What draws me to horror, at least in part, is its malleability and the opportunity for catharsis. The same way I am captivated by the numerous ways we are able to find and access joy, I am also interested in the many different ways we engage with the horrific, how we both articulate and explore fear. Horror takes so many forms and it has a massive cultural impact, despite the fact that a lot of people fail to see how profound the genre is. I often talk about horror as a mirror, as a reflection of society’s deepest anxieties. Horror analysis is an extremely useful tool in that it is an avenue to critical engagement with the things that horror often contends with — from the familiar experiences of isolation, grief, trauma and loss to the capitalist exploitation, colonial and imperialist brutalities, gendered violence and racial containment evident in our reality. Horror has the ability to distill these things and more into contagion, invasion, possession, infestation and other monstrosities. I genuinely believe that horror is our most important genre in that regard.
As a publication, what does it mean to be in community with social movements?
This year we hosted a Week of Writing from people who have been on the ground and directly touched by the Stop Cop City movement. That was a series helmed by our editor-at-large Da’Shaun Harrison, and I fully supported their vision to shift the narrative around Cop City. Mainstream coverage was not naming the proposed Cop City for what it is, which is an urban warfare training facility. We wanted to both explicitly name that and also provide context for how something like this is able to happen in the South, particularly in the city of Atlanta, which has been building towards something like this since the years leading up to the 1996 Olympics. The South is often the proving ground for oppressive tactics and policies that get exported elsewhere.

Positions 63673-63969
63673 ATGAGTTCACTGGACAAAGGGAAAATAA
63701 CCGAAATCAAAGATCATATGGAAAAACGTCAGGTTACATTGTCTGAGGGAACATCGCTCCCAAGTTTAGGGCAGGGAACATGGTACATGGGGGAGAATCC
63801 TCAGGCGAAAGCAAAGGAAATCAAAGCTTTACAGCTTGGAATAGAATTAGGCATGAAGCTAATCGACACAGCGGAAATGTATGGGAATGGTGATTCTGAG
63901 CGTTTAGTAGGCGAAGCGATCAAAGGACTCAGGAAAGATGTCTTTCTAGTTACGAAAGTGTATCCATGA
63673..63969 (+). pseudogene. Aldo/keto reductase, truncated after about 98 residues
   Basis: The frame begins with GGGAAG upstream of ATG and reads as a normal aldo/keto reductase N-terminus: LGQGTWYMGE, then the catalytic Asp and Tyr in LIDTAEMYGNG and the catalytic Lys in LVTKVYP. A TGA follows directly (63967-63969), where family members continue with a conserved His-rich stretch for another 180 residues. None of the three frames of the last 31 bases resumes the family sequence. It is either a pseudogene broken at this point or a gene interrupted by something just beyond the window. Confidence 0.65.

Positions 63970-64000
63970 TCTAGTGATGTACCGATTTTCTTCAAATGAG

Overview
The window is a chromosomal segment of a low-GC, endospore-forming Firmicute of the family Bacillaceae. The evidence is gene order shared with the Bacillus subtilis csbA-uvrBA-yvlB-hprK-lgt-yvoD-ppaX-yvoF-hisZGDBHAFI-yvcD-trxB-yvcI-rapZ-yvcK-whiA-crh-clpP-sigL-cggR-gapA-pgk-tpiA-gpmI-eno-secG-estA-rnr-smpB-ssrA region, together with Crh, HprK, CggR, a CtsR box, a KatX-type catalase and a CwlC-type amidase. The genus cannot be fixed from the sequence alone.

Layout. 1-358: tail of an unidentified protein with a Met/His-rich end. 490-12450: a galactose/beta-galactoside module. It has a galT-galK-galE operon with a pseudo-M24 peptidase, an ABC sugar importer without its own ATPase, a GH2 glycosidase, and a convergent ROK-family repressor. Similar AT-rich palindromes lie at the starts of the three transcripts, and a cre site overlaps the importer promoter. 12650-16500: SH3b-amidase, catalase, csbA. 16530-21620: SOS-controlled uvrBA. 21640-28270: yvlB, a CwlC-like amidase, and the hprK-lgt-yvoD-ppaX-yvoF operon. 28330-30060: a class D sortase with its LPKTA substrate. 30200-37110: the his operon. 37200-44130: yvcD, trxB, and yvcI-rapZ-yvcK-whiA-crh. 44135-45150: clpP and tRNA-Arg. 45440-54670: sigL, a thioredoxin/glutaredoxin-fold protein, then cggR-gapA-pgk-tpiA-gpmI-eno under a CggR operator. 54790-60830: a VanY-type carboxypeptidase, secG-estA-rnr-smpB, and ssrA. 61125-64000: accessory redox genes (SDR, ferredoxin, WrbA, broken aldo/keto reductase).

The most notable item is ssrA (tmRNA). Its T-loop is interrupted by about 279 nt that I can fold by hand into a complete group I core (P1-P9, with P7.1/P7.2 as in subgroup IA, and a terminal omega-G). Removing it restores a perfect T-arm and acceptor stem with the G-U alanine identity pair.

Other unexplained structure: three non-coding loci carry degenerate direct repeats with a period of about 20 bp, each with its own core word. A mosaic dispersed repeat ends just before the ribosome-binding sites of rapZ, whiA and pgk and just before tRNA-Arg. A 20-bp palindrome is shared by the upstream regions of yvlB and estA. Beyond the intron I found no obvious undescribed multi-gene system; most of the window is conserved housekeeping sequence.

And now, it’s imperative for us to contextualize the RICO charges that have been laid against Stop Cop City organizers, in addition to domestic terrorism charges. These are suppression tactics by the state. There’s no doubt about that. This is about quelling resistance, fracturing community, disrupting organizing efforts, and silencing the people. More importantly, it’s about further criminalizing resistance against the state. This is why many liberation movement leaders, organizers, and activists have criminal records; their protest is a criminal act in the eyes of the state. This is the long arm of fascism at work.
Being in community with folks involved in movement work like this gives us a direct line to the truth. It gives organizers a platform to tell their own stories in the face of mainstream journalism and copaganda that will almost always side with the cops and the state or will use language that diminishes the impact of what is actually happening and the violations that are really occurring. We will never shy away from the truth about the things impacting our communities, at the hands of the nation-state or any other entity.
You’ve written for Scalawag on how platonic love is devalued in a culture dominated by romance. What do you see as the role of love as you embark on this new project?
I think communal love is central to liberation work. Even if I don’t like you, I want you to be free because I love you. Romance has absolutely nothing to do with that. My love for community will always outweigh, will always be more important than, will always be stronger than any level of animus I might feel for a few people. That’s what guides my politics and that is what will guide my work at Scalawag.
In this new book, longtime organizers and movement educators Mariame Kaba and Kelly Hayes examine the political lessons of the Covid-19 pandemic and its aftermath, including the convergence of mass protest and mass formations of mutual aid. Let This Radicalize You answers the urgent question: What fuels and sustains activism and organizing when it feels like our worlds are collapsing?
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Natascha Elena Uhlmann is the Audience Engagement Editor at In These Times. A writer and organizer, her work has appeared in The Guardian, Truthout, Rewire News, and Teen Vogue. She is also the author of Abolish ICE.